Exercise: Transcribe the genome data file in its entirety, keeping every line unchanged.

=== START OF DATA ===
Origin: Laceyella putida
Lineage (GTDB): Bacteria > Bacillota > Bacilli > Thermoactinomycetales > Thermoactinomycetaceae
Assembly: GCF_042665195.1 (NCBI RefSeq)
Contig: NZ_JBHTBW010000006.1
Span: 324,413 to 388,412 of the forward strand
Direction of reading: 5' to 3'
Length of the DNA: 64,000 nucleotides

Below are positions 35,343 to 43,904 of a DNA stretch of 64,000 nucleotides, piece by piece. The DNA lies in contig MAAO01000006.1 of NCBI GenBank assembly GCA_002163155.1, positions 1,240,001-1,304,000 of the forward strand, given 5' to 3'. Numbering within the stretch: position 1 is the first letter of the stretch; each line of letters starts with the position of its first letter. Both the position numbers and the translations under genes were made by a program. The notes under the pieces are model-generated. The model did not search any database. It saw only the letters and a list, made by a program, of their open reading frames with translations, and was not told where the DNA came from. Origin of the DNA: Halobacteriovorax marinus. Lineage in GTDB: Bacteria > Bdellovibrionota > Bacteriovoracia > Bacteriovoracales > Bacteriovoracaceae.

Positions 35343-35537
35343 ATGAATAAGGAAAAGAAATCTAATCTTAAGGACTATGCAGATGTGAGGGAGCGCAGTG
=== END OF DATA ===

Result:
Origin: Laceyella putida
Lineage (GTDB): Bacteria > Bacillota > Bacilli > Thermoactinomycetales > Thermoactinomycetaceae
Assembly: GCF_042665195.1 (NCBI RefSeq)
Contig: NZ_JBHTBW010000006.1
Span: 324,413 to 388,412 of the forward strand
Direction of reading: 5' to 3'
Length of the DNA: 64,000 nucleotides

Below are positions 35,343 to 43,904 of a DNA stretch of 64,000 nucleotides, piece by piece. The DNA lies in contig MAAO01000006.1 of NCBI GenBank assembly GCA_002163155.1, positions 1,240,001-1,304,000 of the forward strand, given 5' to 3'. Numbering within the stretch: position 1 is the first letter of the stretch; each line of letters starts with the position of its first letter. Both the position numbers and the translations under genes were made by a program. The notes under the pieces are model-generated. The model did not search any database. It saw only the letters and a list, made by a program, of their open reading frames with translations, and was not told where the DNA came from. Origin of the DNA: Halobacteriovorax marinus. Lineage in GTDB: Bacteria > Bdellovibrionota > Bacteriovoracia > Bacteriovoracales > Bacteriovoracaceae.

Positions 35343-35537
35343 ATGAATAAGGAAAAGAAATCTAATCTTAAGGACTATGCAGATGTGAGGGAGCGCAGTG